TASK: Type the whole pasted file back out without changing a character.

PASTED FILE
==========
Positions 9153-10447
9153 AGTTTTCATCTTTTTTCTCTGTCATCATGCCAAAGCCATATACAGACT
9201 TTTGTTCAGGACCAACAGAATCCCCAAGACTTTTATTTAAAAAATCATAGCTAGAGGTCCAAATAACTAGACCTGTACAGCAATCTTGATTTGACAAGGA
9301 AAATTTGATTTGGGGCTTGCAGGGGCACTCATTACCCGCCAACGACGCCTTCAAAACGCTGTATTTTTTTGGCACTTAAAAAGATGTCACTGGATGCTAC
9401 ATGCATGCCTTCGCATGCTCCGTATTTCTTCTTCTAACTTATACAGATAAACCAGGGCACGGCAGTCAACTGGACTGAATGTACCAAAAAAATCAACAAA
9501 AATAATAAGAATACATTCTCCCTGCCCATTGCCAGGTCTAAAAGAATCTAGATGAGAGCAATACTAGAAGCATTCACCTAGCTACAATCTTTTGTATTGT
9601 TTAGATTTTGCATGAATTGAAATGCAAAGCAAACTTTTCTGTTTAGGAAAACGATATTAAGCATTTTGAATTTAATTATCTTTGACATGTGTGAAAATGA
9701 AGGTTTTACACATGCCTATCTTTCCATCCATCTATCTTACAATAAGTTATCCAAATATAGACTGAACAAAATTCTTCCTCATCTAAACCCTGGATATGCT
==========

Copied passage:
Positions 9153-10447
9153 AGTTTTCATCTTTTTTCTCTGTCATCATGCCAAAGCCATATACAGACT
9201 TTTGTTCAGGACCAACAGAATCCCCAAGACTTTTATTTAAAAAATCATAGCTAGAGGTCCAAATAACTAGACCTGTACAGCAATCTTGATTTGACAAGGA
9301 AAATTTGATTTGGGGCTTGCAGGGGCACTCATTACCCGCCAACGACGCCTTCAAAACGCTGTATTTTTTTGGCACTTAAAAAGATGTCACTGGATGCTAC
9401 ATGCATGCCTTCGCATGCTCCGTATTTCTTCTTCTAACTTATACAGATAAACCAGGGCACGGCAGTCAACTGGACTGAATGTACCAAAAAAATCAACAAA
9501 AATAATAAGAATACATTCTCCCTGCCCATTGCCAGGTCTAAAAGAATCTAGATGAGAGCAATACTAGAAGCATTCACCTAGCTACAATCTTTTGTATTGT
9601 TTAGATTTTGCATGAATTGAAATGCAAAGCAAACTTTTCTGTTTAGGAAAACGATATTAAGCATTTTGAATTTAATTATCTTTGACATGTGTGAAAATGA
9701 AGGTTTTACACATGCCTATCTTTCCATCCATCTATCTTACAATAAGTTATCCAAATATAGACTGAACAAAATTCTTCCTCATCTAAACCCTGGATATGCT